But despite the tremendous progress we have made, we cannot lose sight of how much remains to be done. Nearly two decades after Matthew Shepard and James Byrd Jr. were brutally murdered simply for being who they were, we still have a long way to go to ensure that every American can live free from the fear of violence or harassment based what they look like, how they worship, or whom they love.
That work is not just about enforcing the law. It’s about staying true to our highest ideals and most cherished principles. It’s about making sure that all Americans receive the protection of the law. And it’s about giving real meaning to our shared belief that all people are created equal.
Put simply, this work is the right – and just – thing to do. And I want the American people to know that as long as that work is necessary, the Department of Justice will continue to carry it forward. We will continue to enforce our nation’s hate crimes laws to the fullest extent possible. We will continue to uphold our conviction that all men and women deserve to lead lives of safety and dignity. And we will continue to champion the values of diversity and inclusion that have always been the bedrock of our nation’s progress, and that point the way to a brighter future. Thank you.
Maura Healy, Attorney-General of Massachusetts, and her staff got to work launching a hotline for victims of hate crimes.
Like Attorney-General Lunch, Healy recognized the importance of taking action to assure people there are still people in government who will ” will protect people’s rights, will fight discrimination and will protect people’s safety.” Healy told Elle Magazine that she hopes other states will follow her lead.
Trump supporters continue to whine about being called racists – oblivious to the existence of other people who have real problems – like the surge of hate crimes.
Meanwhile, there are some adults in America working to fix the mess that people who voted for Trump enabled him to create. Unlike Trump voters, they don’t have the luxury of time to whine – because people are being abused, threatened and physically assaulted by the same people who are hurt and angry over being held to account for their decision to vote Trump.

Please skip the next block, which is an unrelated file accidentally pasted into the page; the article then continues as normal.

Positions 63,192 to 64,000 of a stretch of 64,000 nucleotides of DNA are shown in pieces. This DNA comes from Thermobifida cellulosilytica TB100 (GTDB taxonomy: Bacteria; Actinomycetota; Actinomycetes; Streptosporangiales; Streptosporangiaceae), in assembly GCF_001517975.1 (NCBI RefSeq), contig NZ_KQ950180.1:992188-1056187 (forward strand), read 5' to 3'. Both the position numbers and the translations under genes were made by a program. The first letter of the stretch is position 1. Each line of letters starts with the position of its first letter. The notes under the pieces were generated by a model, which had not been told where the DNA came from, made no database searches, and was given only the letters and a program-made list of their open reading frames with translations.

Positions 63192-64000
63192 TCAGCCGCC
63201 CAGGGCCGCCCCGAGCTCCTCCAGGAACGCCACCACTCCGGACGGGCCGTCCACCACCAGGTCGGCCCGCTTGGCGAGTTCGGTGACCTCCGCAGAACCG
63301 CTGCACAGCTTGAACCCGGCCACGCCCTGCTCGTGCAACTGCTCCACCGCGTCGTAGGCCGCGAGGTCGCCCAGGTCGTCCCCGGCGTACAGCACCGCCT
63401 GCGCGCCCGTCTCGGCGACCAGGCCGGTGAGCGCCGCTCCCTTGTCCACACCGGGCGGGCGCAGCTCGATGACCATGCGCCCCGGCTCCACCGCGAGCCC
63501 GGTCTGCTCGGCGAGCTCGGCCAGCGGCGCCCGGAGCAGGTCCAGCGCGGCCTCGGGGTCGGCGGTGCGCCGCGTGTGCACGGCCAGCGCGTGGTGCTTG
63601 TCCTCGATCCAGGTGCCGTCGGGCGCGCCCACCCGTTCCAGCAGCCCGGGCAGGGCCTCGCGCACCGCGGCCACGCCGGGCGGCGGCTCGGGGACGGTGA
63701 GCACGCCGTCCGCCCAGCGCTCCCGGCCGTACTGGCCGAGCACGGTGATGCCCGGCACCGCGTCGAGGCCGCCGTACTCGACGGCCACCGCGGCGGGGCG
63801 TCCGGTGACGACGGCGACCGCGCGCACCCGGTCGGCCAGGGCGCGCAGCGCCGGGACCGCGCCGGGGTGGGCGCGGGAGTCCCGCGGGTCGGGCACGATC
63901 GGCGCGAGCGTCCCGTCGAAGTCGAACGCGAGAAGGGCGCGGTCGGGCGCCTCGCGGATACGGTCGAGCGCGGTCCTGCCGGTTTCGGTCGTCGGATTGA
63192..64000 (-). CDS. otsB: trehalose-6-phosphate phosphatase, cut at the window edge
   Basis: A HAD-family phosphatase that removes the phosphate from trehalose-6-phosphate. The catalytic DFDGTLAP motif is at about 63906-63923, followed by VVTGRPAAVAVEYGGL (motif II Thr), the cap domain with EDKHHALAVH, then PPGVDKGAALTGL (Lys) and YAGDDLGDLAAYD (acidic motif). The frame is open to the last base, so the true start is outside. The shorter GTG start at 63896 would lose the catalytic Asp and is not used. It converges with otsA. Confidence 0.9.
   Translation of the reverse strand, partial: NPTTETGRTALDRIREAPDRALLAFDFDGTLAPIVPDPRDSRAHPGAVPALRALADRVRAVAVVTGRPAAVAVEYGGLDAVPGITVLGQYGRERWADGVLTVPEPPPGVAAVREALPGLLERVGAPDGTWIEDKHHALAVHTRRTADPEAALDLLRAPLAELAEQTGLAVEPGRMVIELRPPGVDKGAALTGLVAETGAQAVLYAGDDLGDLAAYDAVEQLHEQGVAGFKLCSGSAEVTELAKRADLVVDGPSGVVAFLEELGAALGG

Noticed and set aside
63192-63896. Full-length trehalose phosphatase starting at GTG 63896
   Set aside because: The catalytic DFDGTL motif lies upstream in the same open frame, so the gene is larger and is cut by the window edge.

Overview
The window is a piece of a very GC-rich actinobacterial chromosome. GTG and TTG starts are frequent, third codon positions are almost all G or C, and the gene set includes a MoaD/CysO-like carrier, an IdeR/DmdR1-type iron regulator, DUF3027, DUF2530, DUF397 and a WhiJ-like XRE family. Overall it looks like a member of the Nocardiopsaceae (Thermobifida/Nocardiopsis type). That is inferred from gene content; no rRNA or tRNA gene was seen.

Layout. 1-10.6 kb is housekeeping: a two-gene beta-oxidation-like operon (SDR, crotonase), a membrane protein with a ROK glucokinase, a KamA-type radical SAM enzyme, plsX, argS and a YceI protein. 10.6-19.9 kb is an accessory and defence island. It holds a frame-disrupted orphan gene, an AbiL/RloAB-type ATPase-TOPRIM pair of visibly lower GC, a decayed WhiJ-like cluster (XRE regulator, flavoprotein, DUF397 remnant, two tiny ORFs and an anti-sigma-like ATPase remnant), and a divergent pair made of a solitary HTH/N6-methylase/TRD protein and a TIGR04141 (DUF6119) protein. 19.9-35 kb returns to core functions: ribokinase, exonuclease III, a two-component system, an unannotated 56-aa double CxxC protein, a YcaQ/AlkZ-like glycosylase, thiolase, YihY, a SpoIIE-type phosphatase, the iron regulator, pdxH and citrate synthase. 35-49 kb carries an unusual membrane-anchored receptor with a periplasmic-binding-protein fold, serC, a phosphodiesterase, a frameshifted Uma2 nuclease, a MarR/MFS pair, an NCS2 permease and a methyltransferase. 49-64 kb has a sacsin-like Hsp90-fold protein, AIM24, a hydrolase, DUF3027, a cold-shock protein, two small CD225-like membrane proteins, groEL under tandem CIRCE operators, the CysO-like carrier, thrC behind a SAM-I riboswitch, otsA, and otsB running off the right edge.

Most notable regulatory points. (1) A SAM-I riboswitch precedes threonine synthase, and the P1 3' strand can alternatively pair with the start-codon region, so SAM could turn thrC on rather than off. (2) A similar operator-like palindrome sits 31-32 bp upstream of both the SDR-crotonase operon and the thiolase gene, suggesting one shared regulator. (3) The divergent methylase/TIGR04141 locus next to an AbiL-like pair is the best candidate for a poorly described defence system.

Trump voters built this epidemic of hate crimes, regardless of whether they believe they are “good people” or insist this isn’t what they voted for. Either they voted for the totality of Trump’s policies or they didn’t care enough about the consequences of your vote. Either way, they built this epidemic of hate crimes and they will own it.
Ms. Woodbury has a graduate degree in political science, with a minor in law. She is a qualified expert on political theory with a specific interest in the nexus between political theories and models and human rights.
Based on her interest in human rights and the threats that authoritarian regimes are to them, Ms. Woodbury’s masters thesis examined the influence of politics on the enforcement of international criminal law was cited in several academic studies.
Published work includes case summaries for the War Crimes Research Office.
She has an extensive background doing legal research in international and domestic law.
Ms. Woodbury’s work for politicusUSA includes articles on voting rights, the right to asylum and other civil/human rights.